Boston's Zander scandal: the full truth, at last (updated)

Boston's Zander scandal: the full truth, at last (updated)


norman lebrecht

January 26, 2012

I have received an independent account of Benjamin Zander’s dismissal which does not accord with the official version. This report has been confirmed by two people close to the case and reflects nothing but discredit on the New England Conservatory and its president, Tony Woodcock.

Here’s what happened:

Zander was on tour in Europe with the Youth Philharmonic Orchestra last summer. Three 16 year- olds went out and got a bit drunk on beer in Austria, where the drinking age is 16. NEC policy is to send kids home if caught drinking.
Zander fought to keep them because putting substitutes in for principal players in Mahler 9 would have been disastrous for the orchestra and its morale. He said they could be disciplined once back in the USA. This was contrary to NEC rules.
Zander got his way on the tour but was ordered to resign when he got home.  A deal was worked out by which he could stay on two years and then retire with honour.
That, however, was not enough for Woodcock. The affronted president went looking for an excuse to sack and disgrace Zander and came up with the long-serving videographer with a sex crime in his distant past.
UPDATE: Further information has come my way which suggests that a decision to remove Benjamin Zander was taken before the Mahler tour of Europe. If that were so, then the drink-play incident is yet another excuse in this unhappy saga. There is also some speculation as to whether Woodcock was acting on his own volition, or under orders from his board. Since the NEC is hiding behind a crisis-management PR and refusing to speak for itself, full discovery may take a little longer to emerge.


  • Luciano says:

    If Benjamin Zander has been wronged he should sue NEC. Then we will really know the truth.

  • Hank Drake says:

    It sounds as if Zander’s sacking had more to do with personal vendetta than the proper running of the NEC – because that’s exactly the case. What a tool the appropriately named Woodcock is. There’s hardly a kid in America who hasn’t gotten a “bit drunk” or more at 16, despite the higher drinking age. So Zander was fired because kids were kids. Appalling.

  • Andrew says:

    Once again, the story hinges on Zander sticking up for other people and seeing their valuable contribution over their mistakes.

  • Petros Linardos says:

    To me this all sounds like hearsay. How could your sources know such details as Woodcock’s intentions, what exactly transpired between Woodcock and Zander, or the full details about how drunk the 16 year olds really were and how they behaved?
    How can you judge what the NEC board should do, Norman, as an outsider?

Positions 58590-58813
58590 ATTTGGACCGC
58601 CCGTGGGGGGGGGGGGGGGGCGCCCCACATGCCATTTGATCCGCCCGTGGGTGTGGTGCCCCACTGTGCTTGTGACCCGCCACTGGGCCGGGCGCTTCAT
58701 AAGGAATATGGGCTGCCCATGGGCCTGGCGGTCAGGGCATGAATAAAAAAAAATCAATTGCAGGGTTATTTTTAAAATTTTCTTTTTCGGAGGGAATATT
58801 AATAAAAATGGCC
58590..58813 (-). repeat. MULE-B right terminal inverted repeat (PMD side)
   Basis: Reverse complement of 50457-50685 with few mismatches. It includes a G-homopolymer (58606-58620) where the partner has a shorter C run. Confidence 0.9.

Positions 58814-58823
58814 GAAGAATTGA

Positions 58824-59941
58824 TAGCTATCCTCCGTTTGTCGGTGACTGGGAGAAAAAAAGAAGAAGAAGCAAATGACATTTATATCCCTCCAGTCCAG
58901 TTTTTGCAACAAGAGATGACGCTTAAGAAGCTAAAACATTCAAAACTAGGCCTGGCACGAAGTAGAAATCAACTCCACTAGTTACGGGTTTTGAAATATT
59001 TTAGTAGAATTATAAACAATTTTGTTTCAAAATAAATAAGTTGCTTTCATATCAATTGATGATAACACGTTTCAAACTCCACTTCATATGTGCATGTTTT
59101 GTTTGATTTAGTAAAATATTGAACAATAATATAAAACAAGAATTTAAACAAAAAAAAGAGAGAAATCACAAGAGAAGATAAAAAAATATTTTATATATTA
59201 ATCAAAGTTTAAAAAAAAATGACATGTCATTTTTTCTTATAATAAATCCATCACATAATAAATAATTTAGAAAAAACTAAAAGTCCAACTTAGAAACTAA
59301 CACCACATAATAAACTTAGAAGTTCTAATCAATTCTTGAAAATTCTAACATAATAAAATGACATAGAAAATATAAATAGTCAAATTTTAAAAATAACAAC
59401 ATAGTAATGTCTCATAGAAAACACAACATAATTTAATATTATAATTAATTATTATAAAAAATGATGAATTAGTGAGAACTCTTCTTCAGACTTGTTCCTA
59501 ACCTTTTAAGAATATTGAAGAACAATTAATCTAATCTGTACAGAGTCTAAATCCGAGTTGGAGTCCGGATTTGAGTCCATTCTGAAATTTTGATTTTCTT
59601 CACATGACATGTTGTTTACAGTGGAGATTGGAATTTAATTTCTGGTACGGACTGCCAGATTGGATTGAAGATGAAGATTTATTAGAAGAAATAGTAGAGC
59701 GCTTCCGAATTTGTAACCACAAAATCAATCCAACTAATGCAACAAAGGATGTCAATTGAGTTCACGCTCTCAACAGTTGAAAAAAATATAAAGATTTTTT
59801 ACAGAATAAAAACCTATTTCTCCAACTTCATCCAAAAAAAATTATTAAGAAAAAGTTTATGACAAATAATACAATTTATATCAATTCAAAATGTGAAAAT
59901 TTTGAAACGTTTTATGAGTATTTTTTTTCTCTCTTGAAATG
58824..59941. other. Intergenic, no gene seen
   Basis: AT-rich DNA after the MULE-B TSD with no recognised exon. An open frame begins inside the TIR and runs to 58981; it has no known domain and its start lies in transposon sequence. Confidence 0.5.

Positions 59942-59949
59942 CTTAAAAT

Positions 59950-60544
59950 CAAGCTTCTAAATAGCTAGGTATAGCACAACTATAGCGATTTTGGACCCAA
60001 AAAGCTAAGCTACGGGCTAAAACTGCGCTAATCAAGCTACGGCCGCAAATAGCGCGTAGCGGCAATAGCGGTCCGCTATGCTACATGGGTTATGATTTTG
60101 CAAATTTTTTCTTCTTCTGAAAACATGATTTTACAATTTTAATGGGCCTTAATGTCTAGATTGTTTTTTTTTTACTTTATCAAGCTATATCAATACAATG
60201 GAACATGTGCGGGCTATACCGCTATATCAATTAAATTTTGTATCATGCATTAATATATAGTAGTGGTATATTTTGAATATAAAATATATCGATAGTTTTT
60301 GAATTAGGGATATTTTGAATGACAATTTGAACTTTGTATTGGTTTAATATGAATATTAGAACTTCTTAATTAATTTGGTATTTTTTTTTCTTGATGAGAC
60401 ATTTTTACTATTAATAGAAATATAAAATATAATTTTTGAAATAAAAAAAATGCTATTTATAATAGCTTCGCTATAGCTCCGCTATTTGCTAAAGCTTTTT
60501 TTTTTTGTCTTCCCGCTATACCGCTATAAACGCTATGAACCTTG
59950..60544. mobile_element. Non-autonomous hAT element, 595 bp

• First:

    If someone is able to prove that Mr. Woodcock and/or NEC administration had knowledge of the long-term videographers past some years ago, the fire Mr. Woodcock started will turn against him quite fast.


    I wonder if the alleged violation of NEC’s non-drinking policy, which was taken as first attack against Mr. Zander, would stand against an able lawyer.

    If it had happened nside the US, sure. It’s a country where you’re allowed to kill people as a soldier (must be 18) before you’re allowed a sip of beer (must be 21), so the youth would have acted illegally when drinking.

    In Austria, possibly no. The youth didn’t break any law. So forbidding 16-year olds to do what is legal would be a forceful encroachment [is that really the right term in English? CJS] of their individual rights. No professional orchestra would try to keep its adult players from drinking in their spare time, as long it doesn’t impair their professional abilities – but that’s a different regulation, and a different reason.

    NEC most likely wasn’t temporary guardian to those youths, either. You can’t take care for them if they are some thousand miles away. So it most likely was at Mr. Zander’s sole discretion to allow or disallow beer, and to set up consequences for violations of his rules.

    NEC forcing their employee to disallow the Austrian beers when having temporary guardianship would be an indirect version of the forceful encroachment mentioned above, possibly even adding that NEC coerced Mr. Zander to act illegally.


    Yesterday, I searched Google for a much-writing journalist on the internet. One of the first search results (in fact, the 5th) was a discussion from 2005 in which he behaved quite rude. I’m waiting for 2019 to search for NEC.

    People like Mr. Woodstock seemingly forget that the internet does not forget.

    And bosses like him forget that bullying behaviour which twenty years ago would just have hurt the victim, and some friends of his, nowadays is known worldwide, and is prone to significantly flaw the image of the whole organization they lead.

  • Roger Rey says:

    The world is composed basically of two distinct groups: Creators and Destroyers. This situation appears to illustrate this reality.

  • N8Ma says:

    Wow Norman—I’ve been following SlippedDisc since its inception, and I have to say it is proving so useful as a place to keep up with these kinds of developing stories, in addition to other useful news. (Brazil, and now this).

    Why does this always seem to happen? Something about human nature, whereby someone popular and with his or her own base of support is always seen as a threat by a new executive. You have conductors who strive to push out principal players after they become MD–not necessarily because of faulty playing, but so they can have their own base of power within the orchestra. In large organizations, there’s always this added element that supersedes competency: this consideration of where an individual in that organization derives his or her power/influence, to whom they owe a debt, etc.